5 books worth reading

During these last 12 months I’ve been fortunate enough to go through a series of books that helped me better understand myself, why I do what I do and how one can improve his attitude and replace bad habits with good ones. There is a link for each book on goodreads if you click on the title of them.

Without further ado, let’s begin.

1. The Power of Habit

Ever wonder why you do certain activities without thinking about them too much? Or how you can get rid of certain bad habits? Well, this is the book to go to. By learning about the main components of a “habit loop” from several examples which include Michael Phelps, a woman who falls into the habit of gambling and a man who managed to walk around his neighbourhood, even though he had a serious accident which impaired his brain, you’ll be able to better understand your own habits. And you’ll also learn how to change them. However, it won’t be easy, so be prepared.

2. The 4-Hour Workweek

Tim Ferriss seems to receive a lot of hate, apparently this is because of his ego. And I’ll lie if I say this isn’t a bit evident once you start reading this. However, the sheer number of good ideas I’ve read here is well worth the read. While I don’t believe it is actually possible to only work 4 hours a week, by applying some of the time saving methods mentioned in this book (particularly the “impossible to meet deadlines” one), I’ve been able to successfully complete about 90% of my tutorial app by only working on it for 1-2 hours a day. Also, it was refreshing to see another person on this planet with the same mindset as mine with regards to news.


Earlier this year I’ve left the corporate world to work in a smaller company, but with a way WAY better sense of purpose and better people. If you’ve read the posts from my Corporate Inc. category, you’ll have noticed I hate most of the corporate status quo. And reading a book by some guys who actually have a company and tried to do work in a different way (hence the title of the book) was refreshing. If nothing else, after reading this book I’ve understood that the only way to get things done is to acutally start working, regardless of how small the piece of work is. Endlessly planning and postponing do not count as work.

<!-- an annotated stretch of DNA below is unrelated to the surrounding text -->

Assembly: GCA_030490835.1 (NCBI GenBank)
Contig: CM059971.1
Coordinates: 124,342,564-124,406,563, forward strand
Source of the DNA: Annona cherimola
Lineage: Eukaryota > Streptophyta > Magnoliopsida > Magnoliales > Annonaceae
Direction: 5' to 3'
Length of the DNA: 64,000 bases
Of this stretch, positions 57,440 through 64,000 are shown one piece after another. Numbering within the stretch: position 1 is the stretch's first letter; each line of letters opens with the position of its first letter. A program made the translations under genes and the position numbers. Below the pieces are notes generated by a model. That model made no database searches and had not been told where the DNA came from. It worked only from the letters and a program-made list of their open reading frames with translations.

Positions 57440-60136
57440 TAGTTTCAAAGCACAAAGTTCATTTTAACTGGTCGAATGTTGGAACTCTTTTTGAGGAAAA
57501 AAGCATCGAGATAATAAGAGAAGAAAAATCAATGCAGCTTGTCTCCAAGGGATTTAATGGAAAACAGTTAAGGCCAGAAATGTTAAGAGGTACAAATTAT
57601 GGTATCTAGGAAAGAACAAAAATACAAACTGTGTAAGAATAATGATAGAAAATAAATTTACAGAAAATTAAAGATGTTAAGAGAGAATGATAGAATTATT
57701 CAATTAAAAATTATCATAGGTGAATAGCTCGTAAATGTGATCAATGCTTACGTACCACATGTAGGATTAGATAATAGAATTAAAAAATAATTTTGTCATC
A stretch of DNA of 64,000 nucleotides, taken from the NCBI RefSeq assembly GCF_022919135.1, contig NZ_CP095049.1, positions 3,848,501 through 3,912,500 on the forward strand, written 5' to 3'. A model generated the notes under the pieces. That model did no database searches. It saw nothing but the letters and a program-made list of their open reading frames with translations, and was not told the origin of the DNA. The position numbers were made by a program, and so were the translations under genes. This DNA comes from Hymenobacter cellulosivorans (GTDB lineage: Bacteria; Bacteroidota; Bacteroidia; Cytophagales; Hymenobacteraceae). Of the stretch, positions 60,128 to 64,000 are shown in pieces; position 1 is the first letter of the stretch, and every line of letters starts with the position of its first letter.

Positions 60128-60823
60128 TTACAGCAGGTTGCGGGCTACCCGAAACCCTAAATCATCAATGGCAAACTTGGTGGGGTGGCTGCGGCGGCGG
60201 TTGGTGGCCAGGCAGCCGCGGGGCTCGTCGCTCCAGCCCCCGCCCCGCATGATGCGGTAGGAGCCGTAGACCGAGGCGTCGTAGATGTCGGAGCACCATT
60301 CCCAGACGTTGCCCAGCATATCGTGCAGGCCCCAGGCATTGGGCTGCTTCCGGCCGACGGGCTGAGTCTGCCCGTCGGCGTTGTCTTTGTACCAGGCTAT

4. How Will You Measure Your Life?

This is a very good book for those of us who want to figure out what they do in life. By figuring out what you want to be, having a set of principles that you will stick to and also having a measuring unit, you will be able to live the life that you have always wanted. The key to this is to have a definite response to the 3 things mentioned before (what you want to be, the principles, and the measurement unit). One of the most important lessons I’ve learned from this book is that applying your life principles in 100% of the cases is easier than applying them in 98% of the cases. Why? BEcause once you open a door of compromise, you will always find excuses to stray away from what you want to be.

5. Start With Why

While a bit tiresome for those of us who are NOT Apple fanatics, this book provides a very good input on why certain companies are better than others. The answer of course is because they have a mission, a goal. They know WHY they exist. Simon Sinek actually does a very good job at linking the 3 main questions a company has to answer (WHY they exist, HOW they work, WHAT they do) to how an individual sometimes makes some decisions based on feeling, rather than analysing facts.

So there it is, a list of 5 books I recommend people read. I may go into more details about which one in separate posts. Hopefully these short reviews will be enough for you to want to read them.


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